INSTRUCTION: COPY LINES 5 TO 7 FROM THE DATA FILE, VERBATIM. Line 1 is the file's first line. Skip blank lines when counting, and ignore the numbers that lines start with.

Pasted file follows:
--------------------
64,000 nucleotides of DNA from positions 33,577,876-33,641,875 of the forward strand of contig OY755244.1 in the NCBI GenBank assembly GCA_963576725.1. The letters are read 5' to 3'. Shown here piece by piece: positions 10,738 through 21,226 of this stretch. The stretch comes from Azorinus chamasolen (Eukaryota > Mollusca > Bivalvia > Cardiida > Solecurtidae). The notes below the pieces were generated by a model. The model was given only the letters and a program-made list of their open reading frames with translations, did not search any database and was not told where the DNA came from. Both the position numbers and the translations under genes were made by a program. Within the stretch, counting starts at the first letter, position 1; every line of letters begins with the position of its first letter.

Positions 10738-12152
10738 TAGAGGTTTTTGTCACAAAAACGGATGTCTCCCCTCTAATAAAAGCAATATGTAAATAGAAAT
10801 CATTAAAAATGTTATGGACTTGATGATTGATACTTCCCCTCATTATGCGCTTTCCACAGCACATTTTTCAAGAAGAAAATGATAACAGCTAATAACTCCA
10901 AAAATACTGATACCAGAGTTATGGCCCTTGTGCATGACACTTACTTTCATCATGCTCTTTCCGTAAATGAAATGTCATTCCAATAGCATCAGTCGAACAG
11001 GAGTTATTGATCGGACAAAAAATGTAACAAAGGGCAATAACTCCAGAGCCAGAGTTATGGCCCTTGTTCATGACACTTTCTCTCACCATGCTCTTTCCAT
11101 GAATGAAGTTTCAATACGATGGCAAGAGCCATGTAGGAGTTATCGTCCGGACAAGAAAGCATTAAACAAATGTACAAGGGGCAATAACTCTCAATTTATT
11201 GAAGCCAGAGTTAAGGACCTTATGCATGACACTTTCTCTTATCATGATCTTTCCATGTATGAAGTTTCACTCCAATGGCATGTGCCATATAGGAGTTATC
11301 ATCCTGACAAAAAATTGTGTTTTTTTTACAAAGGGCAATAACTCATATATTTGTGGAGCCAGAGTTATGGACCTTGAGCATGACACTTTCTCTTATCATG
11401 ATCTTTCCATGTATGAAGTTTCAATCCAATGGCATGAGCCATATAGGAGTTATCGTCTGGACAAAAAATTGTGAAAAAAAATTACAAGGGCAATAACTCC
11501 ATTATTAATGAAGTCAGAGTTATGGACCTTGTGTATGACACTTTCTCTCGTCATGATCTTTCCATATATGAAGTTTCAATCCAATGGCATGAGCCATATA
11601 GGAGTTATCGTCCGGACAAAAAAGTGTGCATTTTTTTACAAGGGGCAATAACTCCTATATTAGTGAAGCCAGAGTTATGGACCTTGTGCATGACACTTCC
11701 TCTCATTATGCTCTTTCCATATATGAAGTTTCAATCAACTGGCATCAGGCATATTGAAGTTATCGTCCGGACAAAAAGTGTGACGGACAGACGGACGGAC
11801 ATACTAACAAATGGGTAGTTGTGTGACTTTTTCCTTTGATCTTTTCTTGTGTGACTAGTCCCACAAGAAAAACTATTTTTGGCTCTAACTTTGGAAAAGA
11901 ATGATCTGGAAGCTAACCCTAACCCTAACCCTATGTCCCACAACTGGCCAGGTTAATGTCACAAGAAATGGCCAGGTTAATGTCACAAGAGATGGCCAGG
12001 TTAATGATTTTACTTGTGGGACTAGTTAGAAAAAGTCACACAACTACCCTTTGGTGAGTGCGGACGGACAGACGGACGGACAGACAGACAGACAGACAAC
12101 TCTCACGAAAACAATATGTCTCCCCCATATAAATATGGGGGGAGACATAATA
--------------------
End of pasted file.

10901 AAAATACTGATACCAGAGTTATGGCCCTTGTGCATGACACTTACTTTCATCATGCTCTTTCCGTAAATGAAATGTCATTCCAATAGCATCAGTCGAACAG
11001 GAGTTATTGATCGGACAAAAAATGTAACAAAGGGCAATAACTCCAGAGCCAGAGTTATGGCCCTTGTTCATGACACTTTCTCTCACCATGCTCTTTCCAT
11101 GAATGAAGTTTCAATACGATGGCAAGAGCCATGTAGGAGTTATCGTCCGGACAAGAAAGCATTAAACAAATGTACAAGGGGCAATAACTCTCAATTTATT